How to Get Into Harvard Business School
Lessons Learned From Our Admissions Experts
“How can I get into Harvard Business School?” That’s the first question that the majority of our prospective clients ask. Our SBC consultants have guided more HBS admits than any other program, in large part because the demand for the Harvard MBA is so high in our client pool.
The 2020-2021 cycle has been the most competitive admissions season in over a decade. MBA demand has surged for a variety of reasons. First, there are the enticing salary reports among recent graduates. Secondly, the economic slowdown has prompted many professionals to think about heading back to school.
Then there’s renewed optimism from international students sparked by the Biden administration’s predicted MBA-friendly policies. And finally, deferrals granted by top MBA programs due to the pandemic have contributed to this season’s unprecedented demand.
We have several former HBS Admissions Officers on our SBC consulting team, so we decided to gather HBS admit data across our client pool to define themes and strategies that can help future MBA applicants.
As you’ve no doubt read on the HBS website, their preferred framework for assessing MBA applicants is three-pronged. They seek candidates with these characteristics:
- Habits of Leadership
- Analytical Aptitude & Appetite
- Community Citizenship
Thus, we present these lessons to you on how to execute on this 3-prong framework in the MBA application, based on our review of the profiles of hundreds of successful HBS admits.
How to Get Into Harvard Business School: Show Habits of Leadership
“Leadership can look a lot of different ways,” notes SBC consultant Andrea, who served on the HBS Admissions Board for five years. For instance, “Capital L” leadership is one form. These are the people in positions of authority professionally—those whose roles convey they are leading the parade.
But we also see HBS admits who are “small-L” leaders. Irrespective of their actual job titles, these professionals are strategic, innovative, and proactive. The small L leaders step up when needed and thrive when times are hard. Plus, they demonstrate leadership traits over time, and can show that track record to HBS throughout their application.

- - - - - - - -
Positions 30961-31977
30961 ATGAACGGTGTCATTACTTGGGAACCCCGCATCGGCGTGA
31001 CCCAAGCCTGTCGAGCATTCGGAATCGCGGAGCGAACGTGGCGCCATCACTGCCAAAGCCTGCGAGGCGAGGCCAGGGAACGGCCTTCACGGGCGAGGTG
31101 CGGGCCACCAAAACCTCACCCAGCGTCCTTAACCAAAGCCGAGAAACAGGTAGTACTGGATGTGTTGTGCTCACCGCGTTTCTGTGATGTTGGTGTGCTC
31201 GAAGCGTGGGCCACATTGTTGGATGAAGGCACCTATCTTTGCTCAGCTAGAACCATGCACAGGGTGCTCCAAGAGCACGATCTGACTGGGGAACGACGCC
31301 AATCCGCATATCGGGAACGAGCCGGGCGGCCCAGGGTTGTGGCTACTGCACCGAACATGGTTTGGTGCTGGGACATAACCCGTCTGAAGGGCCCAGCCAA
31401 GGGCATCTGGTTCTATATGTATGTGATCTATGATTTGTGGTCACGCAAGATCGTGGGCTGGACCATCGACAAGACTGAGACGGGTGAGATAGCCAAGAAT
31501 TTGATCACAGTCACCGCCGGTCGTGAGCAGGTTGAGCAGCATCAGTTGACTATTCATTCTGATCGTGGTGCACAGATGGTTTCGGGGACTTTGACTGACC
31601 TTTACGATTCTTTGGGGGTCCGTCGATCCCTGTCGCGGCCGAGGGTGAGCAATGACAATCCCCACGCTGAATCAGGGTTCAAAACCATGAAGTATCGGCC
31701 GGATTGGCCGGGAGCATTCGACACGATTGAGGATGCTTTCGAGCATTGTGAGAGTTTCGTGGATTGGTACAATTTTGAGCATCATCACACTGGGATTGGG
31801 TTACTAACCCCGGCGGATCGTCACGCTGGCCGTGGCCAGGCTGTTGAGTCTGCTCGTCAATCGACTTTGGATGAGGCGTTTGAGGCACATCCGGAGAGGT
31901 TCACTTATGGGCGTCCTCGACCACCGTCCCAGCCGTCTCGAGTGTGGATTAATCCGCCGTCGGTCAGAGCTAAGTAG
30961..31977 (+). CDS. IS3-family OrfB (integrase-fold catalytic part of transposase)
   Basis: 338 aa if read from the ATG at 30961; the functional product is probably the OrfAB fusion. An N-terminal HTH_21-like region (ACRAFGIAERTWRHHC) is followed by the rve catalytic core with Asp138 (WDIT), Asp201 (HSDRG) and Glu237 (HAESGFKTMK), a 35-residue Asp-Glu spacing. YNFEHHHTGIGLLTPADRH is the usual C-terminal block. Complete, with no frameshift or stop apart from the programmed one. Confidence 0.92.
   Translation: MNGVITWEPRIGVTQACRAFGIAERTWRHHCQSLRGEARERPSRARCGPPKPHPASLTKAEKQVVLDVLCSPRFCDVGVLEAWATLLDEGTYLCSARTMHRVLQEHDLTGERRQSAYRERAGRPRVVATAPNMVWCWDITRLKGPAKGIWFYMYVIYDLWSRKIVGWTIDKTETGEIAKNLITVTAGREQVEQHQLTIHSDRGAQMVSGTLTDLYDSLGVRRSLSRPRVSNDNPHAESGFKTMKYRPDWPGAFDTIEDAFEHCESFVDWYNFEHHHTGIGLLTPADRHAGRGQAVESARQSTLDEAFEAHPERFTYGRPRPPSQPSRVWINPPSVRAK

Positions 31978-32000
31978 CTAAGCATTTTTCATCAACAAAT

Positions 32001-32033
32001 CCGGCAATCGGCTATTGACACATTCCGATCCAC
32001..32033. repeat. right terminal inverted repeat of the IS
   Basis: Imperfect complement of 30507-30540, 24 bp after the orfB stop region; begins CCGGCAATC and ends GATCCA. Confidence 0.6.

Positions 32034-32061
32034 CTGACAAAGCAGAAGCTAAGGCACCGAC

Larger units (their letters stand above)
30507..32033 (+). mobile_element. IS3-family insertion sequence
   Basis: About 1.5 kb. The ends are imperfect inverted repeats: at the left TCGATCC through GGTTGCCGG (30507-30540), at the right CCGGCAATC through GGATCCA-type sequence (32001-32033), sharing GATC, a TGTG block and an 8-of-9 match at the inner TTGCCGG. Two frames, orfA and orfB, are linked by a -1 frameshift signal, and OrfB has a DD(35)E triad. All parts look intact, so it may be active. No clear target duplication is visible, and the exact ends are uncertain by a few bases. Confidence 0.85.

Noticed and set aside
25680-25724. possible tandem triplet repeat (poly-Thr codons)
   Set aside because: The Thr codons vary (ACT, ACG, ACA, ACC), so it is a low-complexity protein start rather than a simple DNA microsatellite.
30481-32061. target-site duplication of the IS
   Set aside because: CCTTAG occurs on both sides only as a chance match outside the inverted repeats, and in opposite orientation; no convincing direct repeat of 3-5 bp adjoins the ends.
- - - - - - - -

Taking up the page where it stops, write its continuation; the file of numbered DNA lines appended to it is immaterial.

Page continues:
Capital L leadership may include examples such as fraternity president, Eagle Scout, student council president, varsity soccer team captain, etc.
Small L examples include: starting a recycling program in your dorm or starting a community garden in your community to source local produce. Maybe you served as an effective role model and mentor in your firm or developed a new way to approach building a financial model at your bank. In a nutshell, Andrea says, “You saw a need, and you filled that need.”
To get into Harvard Business School, leadership examples must shine throughout the entire HBS application. That includes your short responses on work experience entries; your list of extracurricular involvement and awards; your resume; and, of course, the essay.
“Leadership is demonstrated not only in the roles and titles held, elections won, etc.. but also in how you interact with others and ways in which you’ve made an impact alone or with others, “ shares Andrea.
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Show Analytical Aptitude & Appetite
“Academic, analytical and quantitative prowess is crucial, as HBS Adcom will look at the applicant’s GPA and test score. HBS AdCom will also comb through transcripts and consider the skills the applicant exercised and built in his or her work experiences,” Andrea reveals.
For reference, we’ve assembled a sampling of test scores for SBC client admits from this season. GRE scores ranged between a 630 converted to an 800 perfect test score. GPAs ranged from 3.4 to 3.9. GMAT scores ranged between 690 and 770.
The school pedigree of HBS admits varies considerably. Here are some of the undergraduate colleges and universities attended by our SBC client pool of HBS admits.
|Duke||University of Minnesota|
|UC Santa Barbara||Harvard|
|U Sao Paulo||UC Berkeley|